Brandon Stoddard, the former president of entertainment and director of daytime programming at ABC, who is best known for spearheading the launches of such series, specials and miniseries as “All My Children,” “Roseanne,” “Roots,” “ABC Afterschool Specials,” “Moonlighting” and “Thirtysomething,” among many others, died today at his home in Bel-Air after a long battle with cancer. He was 77 years old.
In a December 2007 interview with the Archive of American Television, Stoddard, said in regards to ABC’s decision to launch three soap operas at once in 1970, “I came in [as director of daytime programming] right after they decided to do this. I was partially there to help implement that and make them successful on a plan that was insane. You can’t launch soaps that way, it’s just not going to work. I found myself in a position of trying to make these soaps work.”
The three soaps to launch that year were “AMC,” “A World Apart” and “The Best of Everything.” “All My Children” was the only one of the three to last longer than two years.
“I worked a lot with Agnes [Nixon] on ‘All My Children.’ Agnes Nixon is one of the single most talented women I’ve ever met in my life and a fabulous human being,” said Stoddard of Nixon, who created “All My Children” following the successful launch of “One Life to Live” in 1968, in his Archive interview. “Working with Agnes is pure pleasure. We got her show going and launched, and Agnes had a strategy on how to do that, which was very successful,” relayed Stoddard in his interview.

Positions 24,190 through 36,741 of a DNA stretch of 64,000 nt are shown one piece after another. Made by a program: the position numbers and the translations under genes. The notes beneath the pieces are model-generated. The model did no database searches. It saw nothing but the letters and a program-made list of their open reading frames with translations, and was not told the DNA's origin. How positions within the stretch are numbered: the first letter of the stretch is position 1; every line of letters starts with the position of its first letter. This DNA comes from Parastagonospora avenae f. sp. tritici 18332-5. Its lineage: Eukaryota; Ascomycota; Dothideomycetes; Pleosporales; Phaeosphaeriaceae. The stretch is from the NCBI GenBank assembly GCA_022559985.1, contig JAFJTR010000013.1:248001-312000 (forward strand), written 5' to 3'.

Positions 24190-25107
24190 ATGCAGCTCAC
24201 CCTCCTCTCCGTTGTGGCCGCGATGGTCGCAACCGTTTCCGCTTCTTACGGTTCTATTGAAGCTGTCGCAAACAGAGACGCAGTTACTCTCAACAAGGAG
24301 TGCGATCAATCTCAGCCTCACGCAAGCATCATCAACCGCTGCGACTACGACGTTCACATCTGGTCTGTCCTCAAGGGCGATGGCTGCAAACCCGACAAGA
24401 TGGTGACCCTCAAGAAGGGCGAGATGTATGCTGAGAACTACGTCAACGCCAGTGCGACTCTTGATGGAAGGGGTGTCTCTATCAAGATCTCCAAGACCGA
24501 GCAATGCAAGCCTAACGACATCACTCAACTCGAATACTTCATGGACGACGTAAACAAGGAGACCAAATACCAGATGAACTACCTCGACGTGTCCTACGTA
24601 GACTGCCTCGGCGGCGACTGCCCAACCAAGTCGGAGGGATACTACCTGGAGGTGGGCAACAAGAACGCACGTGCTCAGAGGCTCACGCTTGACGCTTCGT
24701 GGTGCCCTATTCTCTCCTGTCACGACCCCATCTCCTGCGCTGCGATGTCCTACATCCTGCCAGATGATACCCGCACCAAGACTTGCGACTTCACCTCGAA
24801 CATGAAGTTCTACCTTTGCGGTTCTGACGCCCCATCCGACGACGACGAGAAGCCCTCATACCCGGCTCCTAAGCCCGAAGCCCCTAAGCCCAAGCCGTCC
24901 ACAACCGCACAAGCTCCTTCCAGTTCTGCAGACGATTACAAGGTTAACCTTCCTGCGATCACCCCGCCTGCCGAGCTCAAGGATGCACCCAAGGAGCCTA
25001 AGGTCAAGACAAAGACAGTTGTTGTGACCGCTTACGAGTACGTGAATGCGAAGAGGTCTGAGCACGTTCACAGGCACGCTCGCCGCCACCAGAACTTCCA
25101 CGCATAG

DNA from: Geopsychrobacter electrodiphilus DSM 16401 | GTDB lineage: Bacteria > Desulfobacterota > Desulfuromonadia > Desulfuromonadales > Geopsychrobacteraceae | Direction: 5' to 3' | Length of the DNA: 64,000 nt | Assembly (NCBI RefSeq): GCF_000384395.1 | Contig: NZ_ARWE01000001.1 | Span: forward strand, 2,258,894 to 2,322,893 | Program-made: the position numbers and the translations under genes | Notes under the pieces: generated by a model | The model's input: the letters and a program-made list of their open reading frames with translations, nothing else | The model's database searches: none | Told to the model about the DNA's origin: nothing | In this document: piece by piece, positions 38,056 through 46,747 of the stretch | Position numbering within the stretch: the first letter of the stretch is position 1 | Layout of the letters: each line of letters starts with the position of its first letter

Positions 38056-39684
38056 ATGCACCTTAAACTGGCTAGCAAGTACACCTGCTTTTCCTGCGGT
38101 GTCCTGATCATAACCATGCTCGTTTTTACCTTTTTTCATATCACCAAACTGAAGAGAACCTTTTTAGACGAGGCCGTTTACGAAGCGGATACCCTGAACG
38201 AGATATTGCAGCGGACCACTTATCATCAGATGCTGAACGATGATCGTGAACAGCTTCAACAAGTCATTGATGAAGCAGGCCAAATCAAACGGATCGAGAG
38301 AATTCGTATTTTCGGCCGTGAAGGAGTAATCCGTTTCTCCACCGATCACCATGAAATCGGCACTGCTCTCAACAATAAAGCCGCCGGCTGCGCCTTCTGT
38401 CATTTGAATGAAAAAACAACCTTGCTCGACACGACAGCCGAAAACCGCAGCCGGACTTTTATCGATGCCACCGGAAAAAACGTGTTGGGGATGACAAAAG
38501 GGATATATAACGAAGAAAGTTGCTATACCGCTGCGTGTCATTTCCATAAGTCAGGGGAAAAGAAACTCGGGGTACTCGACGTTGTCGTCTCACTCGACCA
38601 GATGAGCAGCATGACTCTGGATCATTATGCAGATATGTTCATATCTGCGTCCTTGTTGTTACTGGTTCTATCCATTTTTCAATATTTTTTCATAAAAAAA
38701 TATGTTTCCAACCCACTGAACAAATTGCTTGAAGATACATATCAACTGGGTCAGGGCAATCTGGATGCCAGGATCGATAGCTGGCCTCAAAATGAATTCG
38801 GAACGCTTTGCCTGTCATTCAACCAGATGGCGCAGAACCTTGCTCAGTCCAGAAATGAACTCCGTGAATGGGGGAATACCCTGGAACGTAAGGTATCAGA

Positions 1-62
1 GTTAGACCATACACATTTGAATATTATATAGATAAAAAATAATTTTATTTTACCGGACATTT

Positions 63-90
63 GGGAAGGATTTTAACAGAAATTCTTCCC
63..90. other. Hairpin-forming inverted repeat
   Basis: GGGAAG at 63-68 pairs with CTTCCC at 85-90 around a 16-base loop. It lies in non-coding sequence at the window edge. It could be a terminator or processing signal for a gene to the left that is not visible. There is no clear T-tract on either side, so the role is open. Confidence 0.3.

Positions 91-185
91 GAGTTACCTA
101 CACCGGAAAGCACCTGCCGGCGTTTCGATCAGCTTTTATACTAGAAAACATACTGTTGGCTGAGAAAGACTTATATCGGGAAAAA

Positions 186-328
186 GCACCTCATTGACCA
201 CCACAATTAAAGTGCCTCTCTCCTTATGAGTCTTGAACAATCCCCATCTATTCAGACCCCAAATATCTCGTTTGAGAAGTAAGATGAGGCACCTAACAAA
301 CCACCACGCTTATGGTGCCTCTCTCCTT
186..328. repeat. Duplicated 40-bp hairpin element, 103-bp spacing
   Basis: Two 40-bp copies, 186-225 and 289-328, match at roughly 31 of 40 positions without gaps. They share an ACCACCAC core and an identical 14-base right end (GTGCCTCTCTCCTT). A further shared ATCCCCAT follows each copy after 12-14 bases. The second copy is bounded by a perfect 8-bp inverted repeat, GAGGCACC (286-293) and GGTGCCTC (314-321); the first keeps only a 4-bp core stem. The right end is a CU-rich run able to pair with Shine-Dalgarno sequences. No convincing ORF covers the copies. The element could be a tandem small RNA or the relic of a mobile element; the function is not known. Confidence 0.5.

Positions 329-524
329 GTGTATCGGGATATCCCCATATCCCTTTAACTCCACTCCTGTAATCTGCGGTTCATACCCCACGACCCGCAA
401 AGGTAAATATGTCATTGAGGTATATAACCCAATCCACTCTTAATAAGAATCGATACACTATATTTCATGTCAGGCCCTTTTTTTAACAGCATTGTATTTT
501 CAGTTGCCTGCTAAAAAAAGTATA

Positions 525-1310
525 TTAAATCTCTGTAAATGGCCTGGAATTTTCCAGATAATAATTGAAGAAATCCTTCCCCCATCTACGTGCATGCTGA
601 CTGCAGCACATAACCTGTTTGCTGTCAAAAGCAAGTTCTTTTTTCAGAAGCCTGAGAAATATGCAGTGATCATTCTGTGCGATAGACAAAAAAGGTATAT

The same could not be said about “A World Apart,” which would become the final soap opera launch overseen by Irna Phillips, who is credited as the creator and mother of the genre itself. Phillips created some of the longest running programs in television history including “As The World Turns,” “Guiding Light” and “Search for Tomorrow,” among countless others.
“I worked with Irna trying to get her show off the ground,” said Stoddard of “A World Apart.” Irna was a older, somewhat imperious lady, who remained coats down to here [referring to her height] and lived in Chicago. All of her furniture in her apartment was covered with plastic and had cats. She had a doctor who lived above her. On the way to work he would check her blood pressure and on the way home he would check her blood pressure.”
Stoddard was unfortunately tasked with firing Phillips from what would become the final series she would help launch.
“Irna was a bit of a character, and I was forced to fire Irna at one point,” Stoddard recalled. “…My boss was supposed to fire her, but he failed to come in that day,” said Stoddard with a laugh. “He called up and he said, ‘Is Irna there?’ and I said yes. He said, ‘You’re going to have to do it. I’m scared. I’m up in my apartment.’ So he left it to the lieutenant to fire the queen of soaps, the most successful woman in the history of daytime television, knowing perfectly well that it would be the last job she would ever have. It was a sad moment.”
Below watch some of Stoddard’s interview with the Archive of American Television, where he fondly recalls his advertising days and his career at ABC, which included overseeing the network’s entertainment division with the launches of several primetime classics, and his passion for the miniseries.
Brandon Stoddard Interview – Part 1 of 6
Stoddard is survived by his wife, Mary Anne Dolan; daughters, Alexandra Brandon Stoddard and Brooke Stoddard; and his four grandchildren.